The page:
Hiring the incorrect profiles can cost your startup big time. Senior sales reps are here to execute a sales strategy that's already been defined in your playbook. A common mistake SaaS startup leaders make is to hire in-house sales before they have a structured and demonstrated sales process. It's important to note that you can't hire closers when there is no pipeline.

Know the right time to hire full-time sales representatives. First, you must have a precise product-market fit and a solid lead generation strategy. We advise examining a proven sales consulting partner to help you lock in your ideal customer profile and create repeatable lead generation and qualification functions that build a meaningful pipeline that ushers your SaaS sales to success.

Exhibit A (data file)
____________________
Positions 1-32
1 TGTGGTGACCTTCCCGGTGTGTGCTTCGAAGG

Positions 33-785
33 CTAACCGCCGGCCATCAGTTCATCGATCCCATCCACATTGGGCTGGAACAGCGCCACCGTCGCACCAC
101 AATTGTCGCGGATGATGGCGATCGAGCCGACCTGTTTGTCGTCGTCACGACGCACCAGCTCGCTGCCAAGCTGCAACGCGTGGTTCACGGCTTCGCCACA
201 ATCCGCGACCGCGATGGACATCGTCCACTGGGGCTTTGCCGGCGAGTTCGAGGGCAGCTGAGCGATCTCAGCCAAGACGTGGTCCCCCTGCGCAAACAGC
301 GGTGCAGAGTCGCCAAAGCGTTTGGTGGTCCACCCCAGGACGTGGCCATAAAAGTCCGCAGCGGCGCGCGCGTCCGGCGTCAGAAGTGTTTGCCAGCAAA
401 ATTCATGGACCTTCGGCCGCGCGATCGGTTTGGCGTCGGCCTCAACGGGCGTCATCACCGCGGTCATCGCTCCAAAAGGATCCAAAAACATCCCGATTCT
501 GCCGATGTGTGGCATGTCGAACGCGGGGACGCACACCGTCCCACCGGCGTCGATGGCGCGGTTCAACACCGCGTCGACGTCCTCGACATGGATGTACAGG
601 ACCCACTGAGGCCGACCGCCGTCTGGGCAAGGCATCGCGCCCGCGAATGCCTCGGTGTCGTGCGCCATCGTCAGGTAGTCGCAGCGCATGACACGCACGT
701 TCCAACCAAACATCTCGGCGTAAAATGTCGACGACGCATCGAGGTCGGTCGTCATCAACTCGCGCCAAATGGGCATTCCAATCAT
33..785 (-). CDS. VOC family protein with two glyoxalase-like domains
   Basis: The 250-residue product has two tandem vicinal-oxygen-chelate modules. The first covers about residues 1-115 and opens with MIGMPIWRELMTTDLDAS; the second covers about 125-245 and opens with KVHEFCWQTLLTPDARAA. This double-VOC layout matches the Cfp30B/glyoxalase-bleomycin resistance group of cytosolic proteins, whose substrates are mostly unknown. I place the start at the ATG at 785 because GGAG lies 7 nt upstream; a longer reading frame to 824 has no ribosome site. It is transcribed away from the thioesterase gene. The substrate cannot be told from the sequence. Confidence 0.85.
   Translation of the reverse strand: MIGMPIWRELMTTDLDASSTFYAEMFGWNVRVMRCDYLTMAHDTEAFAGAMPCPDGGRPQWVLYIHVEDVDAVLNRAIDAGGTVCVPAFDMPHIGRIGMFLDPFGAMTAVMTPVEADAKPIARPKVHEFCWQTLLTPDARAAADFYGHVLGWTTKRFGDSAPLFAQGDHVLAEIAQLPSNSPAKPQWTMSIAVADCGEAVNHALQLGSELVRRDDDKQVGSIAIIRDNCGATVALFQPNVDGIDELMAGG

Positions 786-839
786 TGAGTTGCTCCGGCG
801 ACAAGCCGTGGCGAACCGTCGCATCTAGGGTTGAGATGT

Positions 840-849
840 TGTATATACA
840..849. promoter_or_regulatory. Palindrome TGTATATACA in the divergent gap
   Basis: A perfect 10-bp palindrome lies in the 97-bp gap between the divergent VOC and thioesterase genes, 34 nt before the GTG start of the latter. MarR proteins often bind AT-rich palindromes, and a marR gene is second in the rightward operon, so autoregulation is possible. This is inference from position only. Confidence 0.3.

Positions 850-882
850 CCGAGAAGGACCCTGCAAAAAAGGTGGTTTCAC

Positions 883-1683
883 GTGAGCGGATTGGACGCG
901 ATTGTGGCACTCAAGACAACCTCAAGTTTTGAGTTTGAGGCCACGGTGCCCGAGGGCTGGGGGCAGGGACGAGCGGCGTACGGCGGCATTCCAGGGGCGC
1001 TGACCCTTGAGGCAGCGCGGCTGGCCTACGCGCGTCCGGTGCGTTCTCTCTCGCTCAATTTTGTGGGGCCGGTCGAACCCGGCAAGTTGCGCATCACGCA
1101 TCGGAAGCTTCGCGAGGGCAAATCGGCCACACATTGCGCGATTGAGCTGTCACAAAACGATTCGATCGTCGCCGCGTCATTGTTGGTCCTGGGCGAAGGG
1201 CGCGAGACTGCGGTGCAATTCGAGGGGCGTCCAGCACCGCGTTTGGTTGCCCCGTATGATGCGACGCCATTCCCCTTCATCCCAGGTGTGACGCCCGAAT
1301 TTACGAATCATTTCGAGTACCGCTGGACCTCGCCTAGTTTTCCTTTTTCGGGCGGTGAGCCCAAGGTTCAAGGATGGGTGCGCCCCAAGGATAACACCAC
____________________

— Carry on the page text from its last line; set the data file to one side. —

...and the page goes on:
A partner to grow your startup pipeline

Customers are the number one need of all SaaS startups. And founders often run a one-person show: single-handedly taking care of sales, marketing, and other business operations. But growing sales in the software environment requires laser focus and is a full-time job; it’s essential to partner with the right people and proven partners.

At Salescode, we provide sales services for startups on their way to success. Book a short meeting with one of our subject matters experts and see how we may be able to support you in reaching your growth objectives faster without jeopardizing quality and sharing risk and reward throughout the process.

Let’s talk

Book a meeting with our specialist or message us. We get back to you within 24 hours.

Julien de Vonrkha Varnak
Julien de Vonarkha-Varnak
Director Sales Development

With his vast experience in the sales and Inside Sales industry, Julien is globally acquiring new customers and winning projects for Salescode. Mostly engaging in high headcount project bids, he is the first wave of expertise, when working with Salescode. Knowing all global markets he is our go-to-professional for strategy and structure to generate value for our clients.

Click here to connect with Julien on LinkedIn.

To top